Welfare Green Paper: The view from the north

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The Independent Online
"WE have been nannied for a long time" said insurance salesman Gareth Murchie 28 - arguably a grandchild of the Welfare State. The Murchies, both young professionals working in the growing financial sector in Leeds, were typical.

"It would never occur to me to fall back on to the welfare state if I know I'm able to work somehow, '' said Mr Murchie. "But there are people who are doomed from conception. They grow up believing at 16 they will sign on or go on to claim housing benefits. It gets my goat, they should be out there looking for work instead of expecting the state to take care of them. The first thing I did when Matthew, our son, was born was set up a savings plan. We always intend to provide for ourselves."

They were concerned that a reduction in benefits might lead to increased crime and begging: "If the money isn't there they will have to find another way and it may not necessarily be work .... it could be crime," he said. "We don't want aggressive begging on the streets either" said his wife Helen, 28, "But people should never be that desperate."

She believes state help should not disappear completely. "I feel a sense of insecurity ... the welfare state seems to have always been there if you were ever really desperate. I think we are a wealthy enough country to provide for people who just cannot work because they may be disabled but we cannot afford either to allow the system to be abused."

Winebar owner Tony Gedge, 28, welcomed the ideas behind the Green paper, but said a cultural change would take time. "It can't be done overnight. Attitudes will have to change and it could take a generation or two. The government must start in the schools showing young people how to look out for themselves. They aren't taught the social skills, the money sense or the commonsense to get them through life. And if you are a child of a family where there is long-term unemployment and you know nothing different, it is going to be much harder.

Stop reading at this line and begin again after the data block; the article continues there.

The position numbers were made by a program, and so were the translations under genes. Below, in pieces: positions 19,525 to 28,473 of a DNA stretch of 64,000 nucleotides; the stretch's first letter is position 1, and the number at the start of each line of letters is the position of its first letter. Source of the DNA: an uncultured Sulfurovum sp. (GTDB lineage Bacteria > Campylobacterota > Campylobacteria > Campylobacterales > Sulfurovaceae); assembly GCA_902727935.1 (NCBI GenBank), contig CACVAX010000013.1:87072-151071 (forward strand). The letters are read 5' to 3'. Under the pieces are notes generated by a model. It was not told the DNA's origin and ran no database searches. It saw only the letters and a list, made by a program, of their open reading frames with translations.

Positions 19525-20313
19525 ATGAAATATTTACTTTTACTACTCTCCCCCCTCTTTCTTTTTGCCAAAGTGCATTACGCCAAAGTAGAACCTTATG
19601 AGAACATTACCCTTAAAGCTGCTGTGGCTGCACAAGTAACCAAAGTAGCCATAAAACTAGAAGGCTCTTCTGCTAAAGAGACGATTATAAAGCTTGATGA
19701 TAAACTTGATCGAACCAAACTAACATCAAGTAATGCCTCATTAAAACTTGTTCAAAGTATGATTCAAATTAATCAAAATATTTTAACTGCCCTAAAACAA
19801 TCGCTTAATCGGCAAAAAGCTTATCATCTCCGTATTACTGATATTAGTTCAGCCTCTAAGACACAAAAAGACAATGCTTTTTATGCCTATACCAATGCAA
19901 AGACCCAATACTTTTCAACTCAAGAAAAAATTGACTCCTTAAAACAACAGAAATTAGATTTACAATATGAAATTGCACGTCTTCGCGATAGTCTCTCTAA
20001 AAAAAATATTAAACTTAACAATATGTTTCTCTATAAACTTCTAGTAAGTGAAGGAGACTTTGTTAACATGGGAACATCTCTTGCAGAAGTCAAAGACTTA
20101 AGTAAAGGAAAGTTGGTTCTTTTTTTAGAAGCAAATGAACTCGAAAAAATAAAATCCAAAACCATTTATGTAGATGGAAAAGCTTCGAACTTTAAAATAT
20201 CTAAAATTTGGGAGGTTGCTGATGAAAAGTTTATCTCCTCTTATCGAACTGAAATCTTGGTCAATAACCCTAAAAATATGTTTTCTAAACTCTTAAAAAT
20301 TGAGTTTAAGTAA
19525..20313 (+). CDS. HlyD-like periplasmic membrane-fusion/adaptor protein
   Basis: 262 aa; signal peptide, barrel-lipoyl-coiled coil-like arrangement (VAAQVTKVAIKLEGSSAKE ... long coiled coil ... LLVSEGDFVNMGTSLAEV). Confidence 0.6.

"These people should be targeted with special help ...But I'd like to know what the government intends to do with the money they will save from reduced benefits.

"An increase in crime has also got to be a consideration, because if people won't work they will get their money somewhere else and that may be an easy answer for some. If it is going to work at all it will have to be phased in over I would think a very long time.:"

Richard Watson, 31, who promotes nightclubs in Leeds, said there was nothing better than achieving something under your own steam. "I like the idea very much but a lot rides on how the government sets about it. The dole has been a safety net for so many, giving a breathing space to help you get back on your feet. You just can't suddenly take it away and expect people to cope. There are people who get used to it I know and won't get out bed for anything less but there is nothing better for your self-esteem and well-being than doing something for yourself, knowing your own work has won you something that you need or want. But the government has to have in place the kind of help people such as single parents need to get out there working such as child care the opportunities for work before they do anything else."